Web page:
Update: On November 16, 2022, Congolese President Felix Tshisekedi signed the new law on the Protection and Promotion of the Rights of Indigenous Pygmy Peoples.
Four months ago, the Democratic Republic of Congo’s parliament sent a bill to protect the rights of Indigenous peoples to President Félix Tshisekedi for his signature. But he has yet to sign the bill into law. The delay is prompting Indigenous communities and activists to wonder what is holding Tshisekedi back.
Congo has between 700,000 and 2 million Indigenous people, according to government figures and civil society groups. Their lives are based on a deep connection to the Congo Basin’s forests, and their livelihood and culture are closely linked to its resources.
Congo’s Indigenous peoples have long suffered from stereotypes, prejudice, and discrimination. They have faced social exclusion, segregation, disenfranchisement, and human rights violations. They often lack access to justice, health services, and education.
Many Indigenous communities have been forcibly evicted from forests without compensation, their lands seized for conservation and logging. This has disrupted their livelihoods and violated their rights to land, culture, and self-determination as set out under the United Nations Declaration on the Rights of Indigenous Peoples and other international and regional standards.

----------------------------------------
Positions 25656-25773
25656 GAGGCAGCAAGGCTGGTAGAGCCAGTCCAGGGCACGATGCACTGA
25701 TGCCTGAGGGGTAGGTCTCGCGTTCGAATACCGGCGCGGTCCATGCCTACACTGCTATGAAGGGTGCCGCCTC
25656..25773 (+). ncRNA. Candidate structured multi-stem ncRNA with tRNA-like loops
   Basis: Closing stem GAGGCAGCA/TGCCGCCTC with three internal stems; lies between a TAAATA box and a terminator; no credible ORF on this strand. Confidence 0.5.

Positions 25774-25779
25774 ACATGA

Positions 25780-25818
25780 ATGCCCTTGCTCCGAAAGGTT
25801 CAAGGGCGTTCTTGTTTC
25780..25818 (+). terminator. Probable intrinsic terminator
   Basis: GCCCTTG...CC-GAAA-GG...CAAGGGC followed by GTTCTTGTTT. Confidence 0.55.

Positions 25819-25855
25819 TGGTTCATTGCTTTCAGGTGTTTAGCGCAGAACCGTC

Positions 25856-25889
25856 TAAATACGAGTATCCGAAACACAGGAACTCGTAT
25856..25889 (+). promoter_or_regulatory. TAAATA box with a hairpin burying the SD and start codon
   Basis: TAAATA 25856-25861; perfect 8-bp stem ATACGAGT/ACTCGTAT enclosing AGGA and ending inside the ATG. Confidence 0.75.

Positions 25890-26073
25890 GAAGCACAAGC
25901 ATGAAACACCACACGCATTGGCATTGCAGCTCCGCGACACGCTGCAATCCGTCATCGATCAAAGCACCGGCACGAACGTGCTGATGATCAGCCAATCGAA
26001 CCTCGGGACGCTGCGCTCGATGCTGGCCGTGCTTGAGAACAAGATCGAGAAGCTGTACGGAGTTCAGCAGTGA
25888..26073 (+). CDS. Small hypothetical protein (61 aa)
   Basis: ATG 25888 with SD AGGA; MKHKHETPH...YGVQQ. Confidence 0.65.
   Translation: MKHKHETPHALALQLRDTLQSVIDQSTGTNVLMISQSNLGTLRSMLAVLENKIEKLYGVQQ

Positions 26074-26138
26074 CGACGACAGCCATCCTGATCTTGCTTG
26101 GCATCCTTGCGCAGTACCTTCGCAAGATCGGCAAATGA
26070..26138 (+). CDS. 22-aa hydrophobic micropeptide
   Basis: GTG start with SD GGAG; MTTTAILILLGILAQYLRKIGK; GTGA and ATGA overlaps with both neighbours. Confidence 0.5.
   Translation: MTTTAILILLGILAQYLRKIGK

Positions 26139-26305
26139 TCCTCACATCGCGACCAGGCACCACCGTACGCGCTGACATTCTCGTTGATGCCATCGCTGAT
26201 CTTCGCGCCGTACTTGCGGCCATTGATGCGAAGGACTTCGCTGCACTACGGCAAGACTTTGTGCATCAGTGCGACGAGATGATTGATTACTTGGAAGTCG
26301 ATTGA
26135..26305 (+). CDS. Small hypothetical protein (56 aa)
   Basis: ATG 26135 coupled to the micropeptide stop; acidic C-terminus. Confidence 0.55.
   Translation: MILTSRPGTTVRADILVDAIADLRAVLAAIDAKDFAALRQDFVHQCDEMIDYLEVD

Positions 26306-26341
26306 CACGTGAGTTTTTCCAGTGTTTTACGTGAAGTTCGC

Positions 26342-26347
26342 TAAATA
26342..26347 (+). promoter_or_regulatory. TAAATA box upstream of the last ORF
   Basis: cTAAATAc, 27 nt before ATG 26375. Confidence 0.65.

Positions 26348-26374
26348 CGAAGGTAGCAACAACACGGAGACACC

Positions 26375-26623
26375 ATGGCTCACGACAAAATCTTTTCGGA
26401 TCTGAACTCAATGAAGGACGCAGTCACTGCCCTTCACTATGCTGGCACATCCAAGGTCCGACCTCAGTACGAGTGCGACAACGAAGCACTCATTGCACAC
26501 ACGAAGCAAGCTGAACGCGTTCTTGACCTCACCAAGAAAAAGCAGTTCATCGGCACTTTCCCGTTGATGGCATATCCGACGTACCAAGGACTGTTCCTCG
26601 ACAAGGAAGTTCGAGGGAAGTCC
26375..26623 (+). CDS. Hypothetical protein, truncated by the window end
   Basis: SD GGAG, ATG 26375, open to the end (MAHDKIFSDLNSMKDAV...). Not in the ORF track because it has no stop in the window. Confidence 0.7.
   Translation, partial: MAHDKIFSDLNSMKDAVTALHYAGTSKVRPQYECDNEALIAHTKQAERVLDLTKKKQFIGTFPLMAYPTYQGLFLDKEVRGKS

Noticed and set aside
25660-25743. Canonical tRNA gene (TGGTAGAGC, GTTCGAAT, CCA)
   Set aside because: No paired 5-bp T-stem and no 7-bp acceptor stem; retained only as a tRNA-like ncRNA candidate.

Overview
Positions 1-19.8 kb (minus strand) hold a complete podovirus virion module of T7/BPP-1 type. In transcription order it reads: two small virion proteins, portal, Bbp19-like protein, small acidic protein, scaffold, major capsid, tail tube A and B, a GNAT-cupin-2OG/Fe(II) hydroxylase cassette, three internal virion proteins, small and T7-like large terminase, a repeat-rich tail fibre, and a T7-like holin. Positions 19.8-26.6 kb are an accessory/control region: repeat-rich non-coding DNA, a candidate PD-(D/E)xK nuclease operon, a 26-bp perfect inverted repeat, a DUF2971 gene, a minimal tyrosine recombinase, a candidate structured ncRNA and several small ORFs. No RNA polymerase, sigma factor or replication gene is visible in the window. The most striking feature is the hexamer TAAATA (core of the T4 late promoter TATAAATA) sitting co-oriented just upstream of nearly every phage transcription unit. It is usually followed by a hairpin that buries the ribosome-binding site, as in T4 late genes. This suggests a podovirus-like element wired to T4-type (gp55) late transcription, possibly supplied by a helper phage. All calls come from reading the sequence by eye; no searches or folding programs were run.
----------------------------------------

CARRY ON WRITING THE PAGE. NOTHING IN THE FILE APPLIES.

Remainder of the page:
Human Rights Watch documented the 2021 massacre of 66 Indigenous Iyeke people, including at least 40 children, in the western Tshuapa province. The lack of accountability for these horrific killings highlighted the discrimination against Indigenous people. Deadly attacks targeting Indigenous groups continue to occur throughout the country.
The Tshisekedi administration, expressing commitment to advancing the rights of Indigenous peoples, drew up the Bill on the Protection and Promotion of the Rights of Indigenous Pygmy Peoples. The bill acknowledges the discrimination and other abuse that have led to the political, administrative, economic, social, and cultural marginalization of Indigenous peoples. It recognizes their “traditions, customs and legal pharmacopoeia,” and guarantees them “easier access to justice and basic social services” as well as “the right to lands and natural resources they own, occupy or use, in accordance with the law in force.”
At COP26, the UN Climate Change Conference in Glasgow last November, Tshisekedi said that “protecting the rights of local communities and Indigenous peoples is crucial.” But the president’s signature remains necessary to put the law into effect.
“[W]e’re still waiting,” said Patrick Saidi, coordinator of the Dynamic of Indigenous Peoples’ Groups in Congo. “And many wonder if we have not been used so the government could secure financial support from international donors.”
For the sake of the rights of Congo’s Indigenous peoples, why not sign?